The project will cost an initial $5,000 for development of program materials, activities, and recipes. We are requesting $2,500 from your foundation, and we are seeking an additional $2,500 from other foundations. Once the program is underway and materials are in place, it will cost only $500 per session to run the program. We anticipate charging a nominal $5 per person for future programs, and seeking additional minimal funding from local community foundations and philanthropies.”
Part 5: Project Budget and Sustainability
- How do we know that the money and the project will be well managed? Provide details about the team/person who will manage this. A well-formatted budget makes it easier for the grant program officer to judge the financial sustainability of your proposal.
- If the grant won’t cover the entire cost of the project, where will the remaining money come from? Mention you’ll be seeking additional funds from specific sources if this is the case.
- Will the impact of this project continue after the grant funding is gone? Many funders want to know your plans for sustainability, i.e. making sure your organization is well-funded with multiple revenue streams so that the survival of your organization is not dependent on receiving a single grant.
- Carefully read through your project description noting instances where your organization will need resources. Do the necessary research to accurately estimate the cost of your project. Make sure you take into account expenses such as:
- Personnel and travel costs
- Equipment and supplies costs
- Indirect or overhead costs
- Use your nonprofit CRM software to easily create budgets from your existing financial trends and donor data.
One-Page & Two-Page Grant Proposal TemplatesNow take a look at the mini grant proposal example you’ve just read. It includes every detail requested, provides a solid case for support, explains who will do what and why they’re qualified. And it does it all in just a few paragraphs! You can download these one-page and two-page grant proposals templates in Word format here:
Sumac’s mini grant proposal examples allow you to easily adapt and replicate sections for your own needs. You can find more grant proposal templates here:
- JotForm’s template can be used for mini grant proposals and includes a section on mission and vision as well as a strong cover letter
- Proposable’s grant template includes a nice grant proposal budget template and a well-designed cover page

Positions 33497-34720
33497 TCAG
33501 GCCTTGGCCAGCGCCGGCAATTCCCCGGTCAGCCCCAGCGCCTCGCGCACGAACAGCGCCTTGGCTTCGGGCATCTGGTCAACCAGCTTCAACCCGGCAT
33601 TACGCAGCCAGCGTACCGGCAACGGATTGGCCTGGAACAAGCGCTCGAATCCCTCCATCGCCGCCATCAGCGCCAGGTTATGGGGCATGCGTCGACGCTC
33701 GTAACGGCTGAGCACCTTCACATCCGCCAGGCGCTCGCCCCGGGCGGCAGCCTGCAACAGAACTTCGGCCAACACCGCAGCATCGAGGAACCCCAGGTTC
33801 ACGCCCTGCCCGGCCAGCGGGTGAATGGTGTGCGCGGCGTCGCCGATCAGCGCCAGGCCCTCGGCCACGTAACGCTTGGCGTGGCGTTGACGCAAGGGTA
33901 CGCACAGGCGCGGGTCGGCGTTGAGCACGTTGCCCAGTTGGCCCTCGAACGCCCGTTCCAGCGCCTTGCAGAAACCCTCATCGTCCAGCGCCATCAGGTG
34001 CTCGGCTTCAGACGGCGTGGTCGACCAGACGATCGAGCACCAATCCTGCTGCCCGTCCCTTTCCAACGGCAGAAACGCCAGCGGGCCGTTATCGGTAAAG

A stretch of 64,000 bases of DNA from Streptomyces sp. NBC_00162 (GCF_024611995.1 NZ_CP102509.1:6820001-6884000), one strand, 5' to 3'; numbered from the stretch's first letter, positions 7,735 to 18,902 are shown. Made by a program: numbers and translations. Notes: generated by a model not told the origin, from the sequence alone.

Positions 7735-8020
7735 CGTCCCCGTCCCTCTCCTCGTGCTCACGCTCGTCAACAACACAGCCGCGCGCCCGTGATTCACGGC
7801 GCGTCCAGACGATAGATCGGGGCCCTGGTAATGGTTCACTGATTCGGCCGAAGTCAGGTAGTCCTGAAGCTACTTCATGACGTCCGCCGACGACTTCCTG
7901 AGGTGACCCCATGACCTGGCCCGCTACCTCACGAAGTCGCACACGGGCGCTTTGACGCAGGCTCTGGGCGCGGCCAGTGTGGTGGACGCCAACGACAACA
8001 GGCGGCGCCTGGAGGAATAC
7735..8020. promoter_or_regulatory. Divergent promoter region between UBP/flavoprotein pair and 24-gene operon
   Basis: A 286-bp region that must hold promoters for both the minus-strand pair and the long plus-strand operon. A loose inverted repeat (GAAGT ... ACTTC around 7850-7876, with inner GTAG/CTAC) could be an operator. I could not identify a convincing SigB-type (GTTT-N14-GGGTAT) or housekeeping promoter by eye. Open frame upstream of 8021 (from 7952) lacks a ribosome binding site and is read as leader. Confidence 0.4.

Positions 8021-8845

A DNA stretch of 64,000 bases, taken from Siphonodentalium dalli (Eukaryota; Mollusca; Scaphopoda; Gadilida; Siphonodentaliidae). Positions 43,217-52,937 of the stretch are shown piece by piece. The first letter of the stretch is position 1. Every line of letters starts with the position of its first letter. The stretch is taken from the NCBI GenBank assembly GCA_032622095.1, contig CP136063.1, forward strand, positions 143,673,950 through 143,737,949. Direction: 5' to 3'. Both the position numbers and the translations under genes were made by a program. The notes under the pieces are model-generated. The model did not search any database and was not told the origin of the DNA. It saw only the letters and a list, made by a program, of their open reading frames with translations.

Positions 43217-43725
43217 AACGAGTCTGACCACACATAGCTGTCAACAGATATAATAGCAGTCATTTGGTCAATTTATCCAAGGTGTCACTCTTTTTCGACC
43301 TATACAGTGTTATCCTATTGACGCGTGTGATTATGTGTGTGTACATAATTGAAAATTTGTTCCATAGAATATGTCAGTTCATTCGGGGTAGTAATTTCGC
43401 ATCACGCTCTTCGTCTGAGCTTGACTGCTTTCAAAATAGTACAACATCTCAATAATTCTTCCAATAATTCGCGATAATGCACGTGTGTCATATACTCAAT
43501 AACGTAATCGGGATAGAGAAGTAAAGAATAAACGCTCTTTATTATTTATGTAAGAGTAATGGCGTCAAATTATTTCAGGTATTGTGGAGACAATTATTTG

- Proposals for NGOs grant proposal example is a more comprehensive version of the two-page grant proposal template and includes sections on beneficiaries and timelines. Use this if you want to write more detailed grants.
Do you feel confident about writing your own mini grant proposal now? Scroll for even more resources to help you with your funding proposal.
Tips for Writing a Winning Grant Proposal & Applying for Grants
There are so many foundations out there wanting to support the work of a non-profit like yours. However, there are a lot of other worthy organizations competing for the same funds, and the prospect of having to outshine them in your funding proposal can be daunting.
But by following these top 8 tips when you’re applying for grants or funding, you’ll maximize your chances of making sure your organization stands out above the rest.
1. Understand How Foundations Operate
Not all foundations or funding schemes are alike. Understanding how different foundations operate can help you decide if they are the best match for your non-profit.
Independent foundations are private foundations usually owned by one source, like a family, or an individual’s bequest. It’s important to note that in most cases, individuals give more than any other type of foundation.
Company-sponsored grants are usually given in the form of cash or products from a corporation, but corporations give considerably less than individuals.
Private operating foundations are foundations that spend at least 85% of its income (or its minimum investment return), on its own operations. They use a bulk of their income to fund and organize their own charitable programs, and make few grants outside of their organization.
2. Find a Foundation Aligned to Your Cause
Unfortunately, the ‘one size fits all’ approach doesn’t work when applying for grants and funding. Don’t try to align what you’re doing to fit the funder’s goals, find funder’s that align with your work! You’ll know you’ve found the perfect match if you can easily demonstrate how your mission aligns with their focus.
If you don’t qualify, don’t apply. Approaching foundations that are not aligned to your goals will waste your time and effort.
Also consider local grant funding sources first since they increase your chances of success
3. Match The Granters Motivations
Different types of foundations are motivated to give money for different reasons. Independent foundations are usually motivated by philanthropic goals, and want to support organizations addressing the issues they care about through an objective process.
Align your proposal to the grant-making organisation’s goals.